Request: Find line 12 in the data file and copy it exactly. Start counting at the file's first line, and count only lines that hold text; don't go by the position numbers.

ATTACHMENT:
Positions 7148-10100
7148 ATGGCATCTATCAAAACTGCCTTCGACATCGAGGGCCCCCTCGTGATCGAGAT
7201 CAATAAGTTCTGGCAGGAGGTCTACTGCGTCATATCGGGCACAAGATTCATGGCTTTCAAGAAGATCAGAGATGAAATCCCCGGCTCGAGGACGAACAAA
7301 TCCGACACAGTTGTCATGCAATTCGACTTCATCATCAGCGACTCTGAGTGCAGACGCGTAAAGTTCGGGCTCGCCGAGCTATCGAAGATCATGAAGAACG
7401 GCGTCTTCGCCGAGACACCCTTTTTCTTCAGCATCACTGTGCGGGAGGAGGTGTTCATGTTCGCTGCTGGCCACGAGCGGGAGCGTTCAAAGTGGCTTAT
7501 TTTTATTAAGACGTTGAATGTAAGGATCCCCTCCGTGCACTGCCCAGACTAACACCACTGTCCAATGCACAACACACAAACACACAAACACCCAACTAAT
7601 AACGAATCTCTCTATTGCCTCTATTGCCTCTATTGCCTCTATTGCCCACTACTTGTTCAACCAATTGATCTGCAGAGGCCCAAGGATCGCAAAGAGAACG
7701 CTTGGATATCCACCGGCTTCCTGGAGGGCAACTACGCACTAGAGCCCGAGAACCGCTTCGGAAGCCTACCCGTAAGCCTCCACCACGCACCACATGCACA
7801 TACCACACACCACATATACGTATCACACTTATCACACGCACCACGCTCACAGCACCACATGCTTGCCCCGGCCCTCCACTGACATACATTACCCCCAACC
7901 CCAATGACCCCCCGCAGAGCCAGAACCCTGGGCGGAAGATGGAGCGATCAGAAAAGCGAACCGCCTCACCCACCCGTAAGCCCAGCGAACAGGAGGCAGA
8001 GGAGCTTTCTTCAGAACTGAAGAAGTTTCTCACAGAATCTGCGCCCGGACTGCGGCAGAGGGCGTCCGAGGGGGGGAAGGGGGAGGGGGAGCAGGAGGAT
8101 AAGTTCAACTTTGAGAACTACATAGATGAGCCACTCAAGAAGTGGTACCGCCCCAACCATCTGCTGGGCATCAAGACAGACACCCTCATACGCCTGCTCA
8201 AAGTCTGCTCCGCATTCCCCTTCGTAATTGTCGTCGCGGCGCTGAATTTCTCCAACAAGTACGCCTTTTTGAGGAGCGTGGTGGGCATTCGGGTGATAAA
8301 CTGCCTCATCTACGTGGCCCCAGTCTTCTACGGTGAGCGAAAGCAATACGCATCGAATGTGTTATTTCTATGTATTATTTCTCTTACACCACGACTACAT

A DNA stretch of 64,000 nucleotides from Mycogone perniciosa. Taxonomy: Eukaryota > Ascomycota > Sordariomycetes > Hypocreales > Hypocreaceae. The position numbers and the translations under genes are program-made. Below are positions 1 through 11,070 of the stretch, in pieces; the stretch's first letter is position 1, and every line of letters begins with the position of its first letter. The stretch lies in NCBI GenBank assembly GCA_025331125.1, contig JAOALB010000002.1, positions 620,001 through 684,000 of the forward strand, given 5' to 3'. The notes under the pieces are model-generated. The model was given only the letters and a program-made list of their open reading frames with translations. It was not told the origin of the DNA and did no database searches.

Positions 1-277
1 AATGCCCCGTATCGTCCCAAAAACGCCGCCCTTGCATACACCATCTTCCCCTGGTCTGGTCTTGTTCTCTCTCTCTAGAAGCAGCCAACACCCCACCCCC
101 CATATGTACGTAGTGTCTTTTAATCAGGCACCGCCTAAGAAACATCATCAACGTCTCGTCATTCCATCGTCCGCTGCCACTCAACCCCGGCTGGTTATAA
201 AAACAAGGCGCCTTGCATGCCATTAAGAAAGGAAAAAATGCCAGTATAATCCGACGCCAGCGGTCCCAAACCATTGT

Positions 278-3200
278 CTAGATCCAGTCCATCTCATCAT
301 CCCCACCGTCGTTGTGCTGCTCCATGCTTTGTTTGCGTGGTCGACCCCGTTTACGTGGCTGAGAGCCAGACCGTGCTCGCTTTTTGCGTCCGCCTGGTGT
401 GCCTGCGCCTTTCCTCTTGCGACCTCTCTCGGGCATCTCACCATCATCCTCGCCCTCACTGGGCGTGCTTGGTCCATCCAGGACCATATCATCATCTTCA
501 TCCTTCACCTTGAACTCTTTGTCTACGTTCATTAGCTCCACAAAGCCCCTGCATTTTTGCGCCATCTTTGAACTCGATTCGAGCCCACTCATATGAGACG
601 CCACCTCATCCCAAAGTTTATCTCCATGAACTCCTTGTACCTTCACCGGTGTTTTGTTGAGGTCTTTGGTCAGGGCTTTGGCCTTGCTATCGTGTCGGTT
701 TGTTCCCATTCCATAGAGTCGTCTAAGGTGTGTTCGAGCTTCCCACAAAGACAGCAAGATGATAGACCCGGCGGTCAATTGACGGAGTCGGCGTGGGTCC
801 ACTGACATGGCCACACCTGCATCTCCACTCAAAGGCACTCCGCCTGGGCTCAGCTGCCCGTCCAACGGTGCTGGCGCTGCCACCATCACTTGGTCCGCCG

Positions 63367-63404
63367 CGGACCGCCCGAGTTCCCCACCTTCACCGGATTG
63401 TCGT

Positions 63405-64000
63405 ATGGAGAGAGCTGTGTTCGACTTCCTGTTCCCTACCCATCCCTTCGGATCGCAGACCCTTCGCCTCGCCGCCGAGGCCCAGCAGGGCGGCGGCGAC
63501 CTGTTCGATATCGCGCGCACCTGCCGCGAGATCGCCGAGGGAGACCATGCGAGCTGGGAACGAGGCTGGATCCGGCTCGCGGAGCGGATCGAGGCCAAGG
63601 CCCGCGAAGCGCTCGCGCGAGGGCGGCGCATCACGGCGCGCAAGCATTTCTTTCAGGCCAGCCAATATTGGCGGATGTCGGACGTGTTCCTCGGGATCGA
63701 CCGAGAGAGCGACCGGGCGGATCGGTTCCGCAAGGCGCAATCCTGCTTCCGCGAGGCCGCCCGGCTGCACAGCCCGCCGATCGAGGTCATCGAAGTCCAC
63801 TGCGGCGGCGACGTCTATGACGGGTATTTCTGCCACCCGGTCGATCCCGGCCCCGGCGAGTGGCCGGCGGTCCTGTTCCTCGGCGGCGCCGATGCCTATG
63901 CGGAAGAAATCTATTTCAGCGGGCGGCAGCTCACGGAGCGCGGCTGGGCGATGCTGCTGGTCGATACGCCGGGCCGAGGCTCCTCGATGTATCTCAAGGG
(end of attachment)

8101 AAGTTCAACTTTGAGAACTACATAGATGAGCCACTCAAGAAGTGGTACCGCCCCAACCATCTGCTGGGCATCAAGACAGACACCCTCATACGCCTGCTCA